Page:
Here in the Bay Area, it might not snow…But that doesn’t mean we can’t talk about snowflakes!
Snowflakes are pretty, and none are exactly the same, as you can see in these cool macro photos of various snowflakes. Though snowflakes are all different, they all make cool symmetrical hexagonal shapes. If you look at the snowflake below, you will be able to see the six sides of the snowflake, and how each section looks the same.
According to an article on Scientific American, snowflakes are symmetrical because of the arrangement of water molecules as they freeze. The structure of water molecules and the way snowflakes are formed cause the symmetrical hexagonal shape, but snowflakes are unique and elaborate, with crystals branching off in different directions, due to very different and complex conditions in the atmosphere.
Now that you know about the symmetry of a snowflake, you can try a symmetry game here, or make your own beautiful symmetrical snowflake by following the instructions below.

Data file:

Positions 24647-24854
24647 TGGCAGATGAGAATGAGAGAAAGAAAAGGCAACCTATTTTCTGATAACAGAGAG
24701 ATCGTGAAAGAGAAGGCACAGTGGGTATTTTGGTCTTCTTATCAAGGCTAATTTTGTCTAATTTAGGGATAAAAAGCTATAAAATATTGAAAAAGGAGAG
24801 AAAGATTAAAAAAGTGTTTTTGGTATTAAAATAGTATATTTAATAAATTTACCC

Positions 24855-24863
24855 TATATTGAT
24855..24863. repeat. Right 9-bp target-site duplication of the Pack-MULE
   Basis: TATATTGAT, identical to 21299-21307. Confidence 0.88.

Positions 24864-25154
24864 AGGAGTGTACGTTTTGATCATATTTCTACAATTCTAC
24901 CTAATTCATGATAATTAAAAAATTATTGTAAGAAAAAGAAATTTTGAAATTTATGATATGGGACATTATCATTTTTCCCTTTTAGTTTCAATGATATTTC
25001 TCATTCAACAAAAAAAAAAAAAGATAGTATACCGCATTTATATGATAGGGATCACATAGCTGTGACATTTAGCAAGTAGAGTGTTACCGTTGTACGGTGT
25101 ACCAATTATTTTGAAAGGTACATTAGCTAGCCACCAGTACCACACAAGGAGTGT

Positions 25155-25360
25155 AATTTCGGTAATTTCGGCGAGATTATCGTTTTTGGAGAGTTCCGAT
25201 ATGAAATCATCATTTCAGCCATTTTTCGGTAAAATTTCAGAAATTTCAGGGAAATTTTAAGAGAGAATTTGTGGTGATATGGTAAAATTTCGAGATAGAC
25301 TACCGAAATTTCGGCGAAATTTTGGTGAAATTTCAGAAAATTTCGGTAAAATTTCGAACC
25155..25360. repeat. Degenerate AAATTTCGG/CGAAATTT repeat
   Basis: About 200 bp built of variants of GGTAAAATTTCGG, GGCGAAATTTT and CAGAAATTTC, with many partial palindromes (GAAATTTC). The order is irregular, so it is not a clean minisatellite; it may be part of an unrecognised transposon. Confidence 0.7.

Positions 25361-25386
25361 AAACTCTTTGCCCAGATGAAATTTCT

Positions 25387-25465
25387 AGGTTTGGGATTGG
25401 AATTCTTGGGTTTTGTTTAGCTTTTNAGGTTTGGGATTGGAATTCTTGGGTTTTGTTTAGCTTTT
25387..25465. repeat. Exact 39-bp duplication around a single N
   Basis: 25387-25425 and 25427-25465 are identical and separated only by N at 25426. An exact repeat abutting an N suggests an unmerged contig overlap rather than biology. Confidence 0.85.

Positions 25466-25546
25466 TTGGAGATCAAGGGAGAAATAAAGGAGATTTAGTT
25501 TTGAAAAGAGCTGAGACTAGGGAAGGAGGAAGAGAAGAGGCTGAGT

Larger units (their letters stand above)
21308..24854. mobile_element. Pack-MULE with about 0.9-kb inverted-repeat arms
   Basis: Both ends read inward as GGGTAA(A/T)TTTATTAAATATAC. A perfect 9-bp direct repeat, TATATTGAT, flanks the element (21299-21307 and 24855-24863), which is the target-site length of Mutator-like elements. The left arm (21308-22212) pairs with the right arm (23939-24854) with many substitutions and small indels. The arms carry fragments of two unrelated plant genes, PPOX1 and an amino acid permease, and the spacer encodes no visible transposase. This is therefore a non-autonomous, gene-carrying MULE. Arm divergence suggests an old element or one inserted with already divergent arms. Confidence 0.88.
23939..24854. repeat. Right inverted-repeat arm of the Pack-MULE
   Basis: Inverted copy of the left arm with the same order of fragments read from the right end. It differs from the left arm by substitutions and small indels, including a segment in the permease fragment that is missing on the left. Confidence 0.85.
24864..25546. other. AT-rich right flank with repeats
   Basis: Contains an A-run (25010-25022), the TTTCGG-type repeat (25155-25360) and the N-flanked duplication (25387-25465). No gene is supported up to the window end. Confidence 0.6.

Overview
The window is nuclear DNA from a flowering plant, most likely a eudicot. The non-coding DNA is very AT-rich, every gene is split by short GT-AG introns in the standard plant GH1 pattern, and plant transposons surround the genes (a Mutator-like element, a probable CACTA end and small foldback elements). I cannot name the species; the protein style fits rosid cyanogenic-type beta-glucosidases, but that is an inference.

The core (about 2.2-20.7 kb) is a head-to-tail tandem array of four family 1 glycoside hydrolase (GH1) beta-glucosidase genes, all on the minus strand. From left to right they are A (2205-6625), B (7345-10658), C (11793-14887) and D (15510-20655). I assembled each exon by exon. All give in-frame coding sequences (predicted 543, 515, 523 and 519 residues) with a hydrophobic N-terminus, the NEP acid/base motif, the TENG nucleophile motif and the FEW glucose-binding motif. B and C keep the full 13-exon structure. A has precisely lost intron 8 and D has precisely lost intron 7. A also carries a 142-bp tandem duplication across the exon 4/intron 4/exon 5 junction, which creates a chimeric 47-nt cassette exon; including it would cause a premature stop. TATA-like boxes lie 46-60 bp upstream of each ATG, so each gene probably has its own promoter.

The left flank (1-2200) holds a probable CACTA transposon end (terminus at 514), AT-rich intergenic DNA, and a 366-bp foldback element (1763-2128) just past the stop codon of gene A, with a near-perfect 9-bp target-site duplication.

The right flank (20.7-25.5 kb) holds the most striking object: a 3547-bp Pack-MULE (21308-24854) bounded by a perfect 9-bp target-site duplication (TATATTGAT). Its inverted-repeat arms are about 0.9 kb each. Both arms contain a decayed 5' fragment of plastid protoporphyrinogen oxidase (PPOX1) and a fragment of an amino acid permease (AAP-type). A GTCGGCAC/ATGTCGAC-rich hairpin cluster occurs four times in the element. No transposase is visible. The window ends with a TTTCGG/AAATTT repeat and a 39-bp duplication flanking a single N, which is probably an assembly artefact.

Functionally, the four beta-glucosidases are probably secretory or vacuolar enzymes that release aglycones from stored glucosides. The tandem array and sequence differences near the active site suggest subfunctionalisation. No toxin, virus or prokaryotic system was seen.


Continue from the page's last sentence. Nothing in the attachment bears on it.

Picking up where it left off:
How to make your own hexagonal snowflake:
You will need:
- a square piece of paper
- glitter and markers (optional)
What you need to do:
- Fold the paper in half on a diagonal, to make a triangle shape.
- Fold this triangle in half as well, making a smaller triangle.
- Fold this triangle into thirds.
- Now, cut the top of the triangle at an angle.
- Cut away shapes from the sides, creating your design.
- Open up the snowflake and enjoy our creation!
These instructions can be confusing without pictures, so check out this instructable for more guidance!
You can enjoy the beauty of snowflakes, even if it doesn’t snow here in the Bay Area.
For more information about Mathnasium of Palo Alto-Menlo Park and other unique word problems, visit our website at http://www.mathnasium.com/paloalto-menlopark!